Early blitz helps Tigers maul La. Tech

Published 12:00 am Sunday, November 9, 2003

BATON ROUGE &045; Country came to town Saturday night. And, as usual, the bright lights and glam of the big city was blinding.

There won’t have to be much arm-twisting if the Ruston faithful are told to wait another 62 years before caravanning again to LSU.

Louisiana Tech, figuratively and literally, looked like it just got off the bus in a dark alley and was abruptly welcomed to the metropolis of Death Valley with a 49-10 mugging.

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&uot;The way we’re playing right now is how I imagined we were capable of playing every week,&uot; Tiger head coach Nick Saban said. &uot;We did a good job of mixing and balancing the offense, especially early in the game.&uot;

This isn’t Hollywood. This wasn’t &uot;Hoosiers&uot; or &uot;Rudy.&uot; There was no way the mighty Tigers were going to let the little pups to squeeze anything feel-good about this stark reality show.

With the exception of a Michael Clayton fumble Tech recovered early in the first quarter to thwart another drive in Bulldog territory, LSU made the Bulldogs earn their $400,000 paycheck for the visit by pummeling relentlessly on both sides of the ball in the first half.

The Tigers scored on six of their first seven offensive drives. Bulldog quarterback Luke McCown’s gaudy passing numbers was billed as the one to watch heading into Saturday. However, it was LSU signal caller Matt Mauck who turned his evening into a video game, completing his first 14 passes for 277 yards and four touchdowns in the first half.

&uot;That was just a fantastic football team we played, and if they are not the best team in the country, I’d be shocked,&uot; Tech head coach Jack Bicknell said. &uot;We played Miami, and I promise you I feel like they are better than Miami.&uot;

Three of Mauck’s quartet of scores went for 34 yards or more, as he spread the wealth among a trio of receivers &045; Michael Clayton and Skyler Green each reeled in one, while Devery Henderson caught a pair.

It was effortless. Louisiana Tech’s pass defense, the worst in the country, was nowhere to be found. The Bulldog secondary routinely blessed the LSU receiving corps with 10- and 12-yard cushions, creating easy windows and passing lanes for Mauck to throw into.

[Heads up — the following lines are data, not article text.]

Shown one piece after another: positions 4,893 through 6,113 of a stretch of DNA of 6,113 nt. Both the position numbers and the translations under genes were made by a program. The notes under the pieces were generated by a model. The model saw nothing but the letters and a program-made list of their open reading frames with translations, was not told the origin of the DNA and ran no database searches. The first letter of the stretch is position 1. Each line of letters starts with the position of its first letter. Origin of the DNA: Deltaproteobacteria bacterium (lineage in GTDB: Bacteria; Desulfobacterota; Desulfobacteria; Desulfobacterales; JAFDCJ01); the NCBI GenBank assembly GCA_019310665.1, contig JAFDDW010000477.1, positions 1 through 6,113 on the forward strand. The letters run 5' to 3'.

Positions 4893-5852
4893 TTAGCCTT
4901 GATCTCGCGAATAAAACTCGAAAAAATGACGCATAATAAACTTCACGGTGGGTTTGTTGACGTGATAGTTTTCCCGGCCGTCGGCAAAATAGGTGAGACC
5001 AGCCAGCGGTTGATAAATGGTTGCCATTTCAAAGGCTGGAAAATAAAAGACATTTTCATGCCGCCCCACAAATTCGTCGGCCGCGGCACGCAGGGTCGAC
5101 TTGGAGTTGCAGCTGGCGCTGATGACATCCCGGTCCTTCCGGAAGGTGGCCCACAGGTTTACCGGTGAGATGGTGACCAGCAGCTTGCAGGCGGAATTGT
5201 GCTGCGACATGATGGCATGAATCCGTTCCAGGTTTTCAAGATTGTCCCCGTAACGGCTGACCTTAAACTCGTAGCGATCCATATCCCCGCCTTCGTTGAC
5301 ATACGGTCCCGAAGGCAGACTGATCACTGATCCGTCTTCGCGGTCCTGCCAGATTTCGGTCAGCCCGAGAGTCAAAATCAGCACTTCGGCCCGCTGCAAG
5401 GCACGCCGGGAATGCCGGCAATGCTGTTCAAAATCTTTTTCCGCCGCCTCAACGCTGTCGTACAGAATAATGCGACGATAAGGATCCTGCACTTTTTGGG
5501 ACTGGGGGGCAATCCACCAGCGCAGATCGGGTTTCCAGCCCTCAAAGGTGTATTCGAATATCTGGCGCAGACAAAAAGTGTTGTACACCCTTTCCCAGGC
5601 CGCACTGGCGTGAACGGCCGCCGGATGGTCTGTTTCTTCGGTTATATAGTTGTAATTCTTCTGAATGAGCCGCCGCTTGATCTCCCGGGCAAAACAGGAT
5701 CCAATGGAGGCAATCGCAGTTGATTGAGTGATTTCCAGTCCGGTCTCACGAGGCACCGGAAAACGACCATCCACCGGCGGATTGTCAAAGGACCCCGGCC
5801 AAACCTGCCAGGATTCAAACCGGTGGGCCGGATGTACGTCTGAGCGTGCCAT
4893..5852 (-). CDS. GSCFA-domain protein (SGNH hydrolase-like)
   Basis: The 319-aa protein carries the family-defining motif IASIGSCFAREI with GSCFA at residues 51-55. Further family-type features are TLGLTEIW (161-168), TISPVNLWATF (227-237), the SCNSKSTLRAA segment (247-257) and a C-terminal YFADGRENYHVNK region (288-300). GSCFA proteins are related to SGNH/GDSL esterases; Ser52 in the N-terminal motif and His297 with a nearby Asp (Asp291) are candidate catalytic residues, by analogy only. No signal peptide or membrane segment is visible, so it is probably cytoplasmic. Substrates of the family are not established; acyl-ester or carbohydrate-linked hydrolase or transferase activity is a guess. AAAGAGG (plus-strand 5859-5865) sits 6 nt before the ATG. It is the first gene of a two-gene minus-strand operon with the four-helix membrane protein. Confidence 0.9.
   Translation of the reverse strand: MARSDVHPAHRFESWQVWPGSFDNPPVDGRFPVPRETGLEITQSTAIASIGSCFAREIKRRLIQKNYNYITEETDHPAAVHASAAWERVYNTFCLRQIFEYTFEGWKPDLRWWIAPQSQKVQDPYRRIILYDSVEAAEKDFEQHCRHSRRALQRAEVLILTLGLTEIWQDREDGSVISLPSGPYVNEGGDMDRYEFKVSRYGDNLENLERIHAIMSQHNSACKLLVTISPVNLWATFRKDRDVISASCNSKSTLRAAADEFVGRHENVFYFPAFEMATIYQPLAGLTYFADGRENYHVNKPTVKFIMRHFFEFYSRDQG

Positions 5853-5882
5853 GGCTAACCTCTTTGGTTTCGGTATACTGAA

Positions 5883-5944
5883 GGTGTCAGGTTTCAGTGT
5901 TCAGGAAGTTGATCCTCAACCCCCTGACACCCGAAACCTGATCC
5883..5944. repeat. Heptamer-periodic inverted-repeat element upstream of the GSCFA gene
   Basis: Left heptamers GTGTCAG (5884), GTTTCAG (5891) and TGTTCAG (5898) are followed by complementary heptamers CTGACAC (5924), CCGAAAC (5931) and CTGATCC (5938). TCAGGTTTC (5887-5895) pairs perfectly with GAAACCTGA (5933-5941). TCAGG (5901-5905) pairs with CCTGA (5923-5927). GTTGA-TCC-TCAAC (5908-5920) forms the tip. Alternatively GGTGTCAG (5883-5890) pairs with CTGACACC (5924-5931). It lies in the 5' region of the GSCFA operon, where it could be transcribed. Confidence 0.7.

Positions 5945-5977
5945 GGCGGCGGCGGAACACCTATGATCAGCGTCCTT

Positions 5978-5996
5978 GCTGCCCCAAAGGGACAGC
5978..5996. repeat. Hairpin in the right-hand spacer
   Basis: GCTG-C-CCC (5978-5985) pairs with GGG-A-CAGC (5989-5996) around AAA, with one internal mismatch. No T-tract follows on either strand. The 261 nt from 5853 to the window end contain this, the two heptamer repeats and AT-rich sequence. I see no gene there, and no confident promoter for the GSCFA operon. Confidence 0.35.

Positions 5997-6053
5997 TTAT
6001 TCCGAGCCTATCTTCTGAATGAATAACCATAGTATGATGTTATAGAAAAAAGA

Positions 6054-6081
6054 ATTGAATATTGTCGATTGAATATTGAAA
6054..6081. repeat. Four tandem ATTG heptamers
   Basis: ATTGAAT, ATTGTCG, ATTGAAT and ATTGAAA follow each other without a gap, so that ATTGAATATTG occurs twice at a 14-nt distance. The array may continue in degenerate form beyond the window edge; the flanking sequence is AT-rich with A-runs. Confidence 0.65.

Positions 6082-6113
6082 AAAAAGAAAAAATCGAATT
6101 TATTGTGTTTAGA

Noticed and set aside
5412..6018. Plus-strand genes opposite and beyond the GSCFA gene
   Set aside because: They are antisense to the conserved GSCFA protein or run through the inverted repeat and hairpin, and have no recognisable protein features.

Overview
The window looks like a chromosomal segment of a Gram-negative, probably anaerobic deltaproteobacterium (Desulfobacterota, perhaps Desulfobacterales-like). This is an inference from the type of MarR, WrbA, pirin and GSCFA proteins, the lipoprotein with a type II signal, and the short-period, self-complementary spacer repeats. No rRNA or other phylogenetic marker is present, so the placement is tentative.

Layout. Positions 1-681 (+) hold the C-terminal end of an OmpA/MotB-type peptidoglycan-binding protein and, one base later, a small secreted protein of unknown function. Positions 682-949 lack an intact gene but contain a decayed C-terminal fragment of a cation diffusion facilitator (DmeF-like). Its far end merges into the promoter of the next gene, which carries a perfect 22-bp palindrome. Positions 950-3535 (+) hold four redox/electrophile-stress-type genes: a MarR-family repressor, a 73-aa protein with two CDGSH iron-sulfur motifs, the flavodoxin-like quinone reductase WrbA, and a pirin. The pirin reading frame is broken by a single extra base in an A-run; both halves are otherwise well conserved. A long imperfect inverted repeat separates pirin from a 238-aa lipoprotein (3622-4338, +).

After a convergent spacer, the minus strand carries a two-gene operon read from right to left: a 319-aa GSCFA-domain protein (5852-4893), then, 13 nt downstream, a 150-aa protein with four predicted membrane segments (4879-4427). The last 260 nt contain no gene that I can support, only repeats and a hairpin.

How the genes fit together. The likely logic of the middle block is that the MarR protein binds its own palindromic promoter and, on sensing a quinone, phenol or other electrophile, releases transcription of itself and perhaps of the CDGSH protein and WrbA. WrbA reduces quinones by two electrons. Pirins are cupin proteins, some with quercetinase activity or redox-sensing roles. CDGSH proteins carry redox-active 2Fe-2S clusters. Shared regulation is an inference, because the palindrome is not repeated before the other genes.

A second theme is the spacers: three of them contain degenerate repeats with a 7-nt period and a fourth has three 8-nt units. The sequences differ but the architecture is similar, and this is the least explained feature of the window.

&uot;After watching film, we knew (Tech’s) weaknesses were in the secondary,&uot; said Clayton, who finished with four catches for 85 yards, including the Tigers’ first TD with 11:17 in the first. &uot;This is one of the first times we’ve gone deep this much. But when you have the players and athletes to do it, you must take advantage.&uot;

That they did on both sides of the ball, as two first quarter interceptions McCown tossed led to scores.

On LSU’s homecoming night Ruston High alumni Jack Hunt and Kyle Williams got all nostalgic, each snagging a pick. Williams made a sliding grab off of a deflection caused. Four plays later Green climbed the ladder, like he was getting a plate off the top shelf of the cupboard, for an 8-yard touchdown reception to make it 21-0 with 3:19 in the first.

&uot;(McCown) threw a screen pass and it was one of those luck plays,&uot; said Williams, a sophomore whose previous experience was on the practice squad before 2003. &uot;This was definitely special to me to play against the hometown team (I) grew up watching&uot;

A Tech possession later Hunt was Johnny-on-the-spot, as a McCown pass slipped like a bar of soap through D.J. Curry’s palms and into Hunt’s mitts at the Tech 29.